Carnivore hunting policy does not always align with science, say researchers
An international group of carnivore biologists, writing in the journal Science, say that policies regulating the hunting of large carnivores do not always align with basic scientific data.
The team, which includes scientists with decades of experience studying wolves, lions, African wild dogs, tigers, dingoes and sharks, found that current harvest levels for the recently de-listed population of gray wolves in the Northern Rocky Mountains of the United States have led to decreased survival and reproduction, smaller packs, social disruption and a reversal from population growth to decline.
Lead author Scott Creel of Montana State University noted: 'Current policies state that half of a wolf population can be shot annually without causing the population to decline. On the basis of ecological theory, this suggestion is not likely to be correct for the wolf, or indeed for any large carnivore.' Dennis Murray of Trent University, a study co-author with extensive experience analysing the demography of wolves, explained: 'A population's growth rate is the sum of individual rates of survival and reproduction, and data show that current policies regulating wolf hunting have caused both to decline substantially.'
Creel and his co-authors examined policies regulating hunting within the Northern Rocky Mountain population of wolves using government data on the size and demography of recovering wolf populations. By analyzing population counts, sources of mortality, and harvest rates, the authors report that current levels of harvest exceed potential population gains, and as a consequence have caused the wolf population within the original recovery area to decline.
David Macdonald of Oxford University, a study author and longtime chair of the International Union for Conservation of Nature (IUCN) Canid Specialist Group, said: 'Current policies for wolf hunting in the Northern Rockies do not specify a target population size, a maximum number killed or a desired rate of population growth. Beyond avoiding a decline that would provoke re-listing under the Endangered Species Act, the goals of current policy are not clearly defined.'
The study emphasises that many large carnivore populations are managed sustainably, including the use of regulated hunting, but that current harvest rates and related policies for western US wolves are not sustainable. Creel concluded: 'It is a bit surprising for the US Fish and Wildlife Service to conclude that "no risks were identified" for these populations, despite data showing decreased survival, reproduction and population size at the level of entire states.'
Among several recommendations, the paper notes that some apparent population increases appear to be the result of changes in methods of accounting and increased effort to count wolves. Ullas Karanth of the Wildlife Conservation Society, a co-author noted for advancing methods to count large carnivores, said: 'Studies on many large carnivores, including tigers, wolves and lions, emphasise that population surveys must account for detection probability and sampling effort if they are to generate valid estimates.'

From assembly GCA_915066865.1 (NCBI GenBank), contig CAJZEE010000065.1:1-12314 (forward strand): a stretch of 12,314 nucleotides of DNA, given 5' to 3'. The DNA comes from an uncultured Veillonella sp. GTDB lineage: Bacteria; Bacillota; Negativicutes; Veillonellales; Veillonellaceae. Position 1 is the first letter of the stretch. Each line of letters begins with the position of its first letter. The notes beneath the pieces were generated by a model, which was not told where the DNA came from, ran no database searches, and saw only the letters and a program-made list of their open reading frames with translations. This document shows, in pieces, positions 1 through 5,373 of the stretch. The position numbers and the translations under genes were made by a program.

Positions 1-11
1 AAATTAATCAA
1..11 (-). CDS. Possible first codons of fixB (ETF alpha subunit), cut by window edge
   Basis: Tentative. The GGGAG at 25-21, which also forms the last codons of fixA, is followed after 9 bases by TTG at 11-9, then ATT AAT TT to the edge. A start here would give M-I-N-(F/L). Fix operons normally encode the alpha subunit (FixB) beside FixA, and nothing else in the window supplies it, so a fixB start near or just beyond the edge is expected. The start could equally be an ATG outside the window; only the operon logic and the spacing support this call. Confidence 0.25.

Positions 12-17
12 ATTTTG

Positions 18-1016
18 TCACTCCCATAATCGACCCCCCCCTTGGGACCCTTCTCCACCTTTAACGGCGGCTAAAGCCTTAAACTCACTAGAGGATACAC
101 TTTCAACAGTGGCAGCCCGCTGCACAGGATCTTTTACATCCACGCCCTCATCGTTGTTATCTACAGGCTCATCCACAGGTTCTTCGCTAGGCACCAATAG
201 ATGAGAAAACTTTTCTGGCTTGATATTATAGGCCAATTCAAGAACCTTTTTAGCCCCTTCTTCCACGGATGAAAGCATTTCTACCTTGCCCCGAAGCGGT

The analysis also suggests that policies regulating carnivore hunting would benefit from more attention to the distinction between populations that are locally stable and those that are maintained only by immigrants from other areas. Andrew Loveridge of Oxford University said: 'With lions, for example, we have found that hunting in one area can create a "vacuum effect" that draws lions out of adjacent areas. This movement and social disruption can have a strong effect on a population's growth or decline.'
Although these controversies about policy for wolf hunting in the western United States are surprising, they may be rooted in the long and complicated history this species has had in the region. In most western states, there exists strong public pressure for legal harvest of wolves.
Creel said: 'The North American model of wildlife management works very well for species like ducks or elk, but becomes much more complex for species like wolves that compete with hunters. The management agencies involved have a difficult task, but current data suggest that more attention to the consequences of hunting large carnivores is warranted.'
Although wolf populations are harvested sustainably in several other jurisdictions in North America, the findings in the Science study call for several revisions and clarifications to policies in the Northern Rocky Mountains, where the wolf population faces ecological and societal challenges that are likely to limit its recovery.